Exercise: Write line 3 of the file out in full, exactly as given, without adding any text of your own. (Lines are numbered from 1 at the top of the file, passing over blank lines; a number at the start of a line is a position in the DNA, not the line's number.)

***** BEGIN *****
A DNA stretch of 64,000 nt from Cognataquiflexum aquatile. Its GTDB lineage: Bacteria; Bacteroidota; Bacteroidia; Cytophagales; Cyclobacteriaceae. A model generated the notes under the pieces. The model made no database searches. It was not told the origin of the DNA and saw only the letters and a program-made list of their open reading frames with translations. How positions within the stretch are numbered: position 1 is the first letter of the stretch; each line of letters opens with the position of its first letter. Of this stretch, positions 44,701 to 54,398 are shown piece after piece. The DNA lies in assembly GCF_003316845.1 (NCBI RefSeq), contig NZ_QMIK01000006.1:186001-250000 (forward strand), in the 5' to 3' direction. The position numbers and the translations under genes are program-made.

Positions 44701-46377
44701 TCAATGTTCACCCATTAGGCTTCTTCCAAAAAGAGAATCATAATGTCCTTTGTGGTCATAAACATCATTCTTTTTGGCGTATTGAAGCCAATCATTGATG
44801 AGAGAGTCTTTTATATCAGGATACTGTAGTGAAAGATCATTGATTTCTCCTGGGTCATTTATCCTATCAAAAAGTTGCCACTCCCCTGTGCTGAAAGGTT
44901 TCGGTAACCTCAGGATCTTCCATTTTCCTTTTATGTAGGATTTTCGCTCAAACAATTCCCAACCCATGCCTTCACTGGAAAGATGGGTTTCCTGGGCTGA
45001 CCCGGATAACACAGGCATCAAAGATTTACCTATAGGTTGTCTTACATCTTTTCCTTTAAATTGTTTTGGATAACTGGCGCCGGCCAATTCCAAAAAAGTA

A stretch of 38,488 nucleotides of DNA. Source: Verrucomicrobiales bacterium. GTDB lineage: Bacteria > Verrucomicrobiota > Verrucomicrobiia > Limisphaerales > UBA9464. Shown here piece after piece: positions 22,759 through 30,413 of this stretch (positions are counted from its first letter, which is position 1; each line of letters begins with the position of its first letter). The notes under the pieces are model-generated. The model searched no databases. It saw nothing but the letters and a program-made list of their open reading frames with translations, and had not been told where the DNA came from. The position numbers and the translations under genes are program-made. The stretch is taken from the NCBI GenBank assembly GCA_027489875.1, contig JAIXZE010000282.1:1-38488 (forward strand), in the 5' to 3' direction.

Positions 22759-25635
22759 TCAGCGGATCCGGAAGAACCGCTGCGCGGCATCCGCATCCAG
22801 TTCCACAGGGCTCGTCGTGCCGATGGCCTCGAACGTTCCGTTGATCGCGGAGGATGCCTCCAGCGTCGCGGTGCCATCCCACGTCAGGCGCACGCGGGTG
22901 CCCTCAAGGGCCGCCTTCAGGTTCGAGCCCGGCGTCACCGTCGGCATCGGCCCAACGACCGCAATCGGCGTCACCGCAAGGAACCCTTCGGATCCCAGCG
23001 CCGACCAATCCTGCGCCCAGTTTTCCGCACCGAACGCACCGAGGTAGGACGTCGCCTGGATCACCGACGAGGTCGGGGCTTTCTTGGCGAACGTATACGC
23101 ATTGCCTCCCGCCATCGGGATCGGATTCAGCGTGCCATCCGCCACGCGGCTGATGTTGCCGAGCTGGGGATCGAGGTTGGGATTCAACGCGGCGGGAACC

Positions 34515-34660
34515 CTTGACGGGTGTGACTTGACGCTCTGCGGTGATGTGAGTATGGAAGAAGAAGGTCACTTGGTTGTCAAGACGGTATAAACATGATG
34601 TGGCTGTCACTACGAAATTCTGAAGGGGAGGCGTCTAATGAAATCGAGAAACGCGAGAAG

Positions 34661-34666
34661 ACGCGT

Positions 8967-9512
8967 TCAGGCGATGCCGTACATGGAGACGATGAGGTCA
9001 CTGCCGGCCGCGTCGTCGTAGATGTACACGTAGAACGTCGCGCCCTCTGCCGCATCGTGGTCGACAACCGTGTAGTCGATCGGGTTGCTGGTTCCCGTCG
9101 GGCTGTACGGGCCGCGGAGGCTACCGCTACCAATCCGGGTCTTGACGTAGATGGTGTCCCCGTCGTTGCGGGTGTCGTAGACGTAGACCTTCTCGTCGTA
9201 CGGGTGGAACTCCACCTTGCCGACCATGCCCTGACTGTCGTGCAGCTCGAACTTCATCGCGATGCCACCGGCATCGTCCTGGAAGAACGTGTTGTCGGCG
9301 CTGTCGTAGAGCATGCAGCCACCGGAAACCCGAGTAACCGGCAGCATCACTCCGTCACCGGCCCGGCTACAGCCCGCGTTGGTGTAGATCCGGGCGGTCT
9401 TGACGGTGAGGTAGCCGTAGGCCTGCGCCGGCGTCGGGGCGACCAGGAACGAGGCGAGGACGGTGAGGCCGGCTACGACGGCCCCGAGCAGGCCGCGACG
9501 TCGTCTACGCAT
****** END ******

44701 TCAATGTTCACCCATTAGGCTTCTTCCAAAAAGAGAATCATAATGTCCTTTGTGGTCATAAACATCATTCTTTTTGGCGTATTGAAGCCAATCATTGATG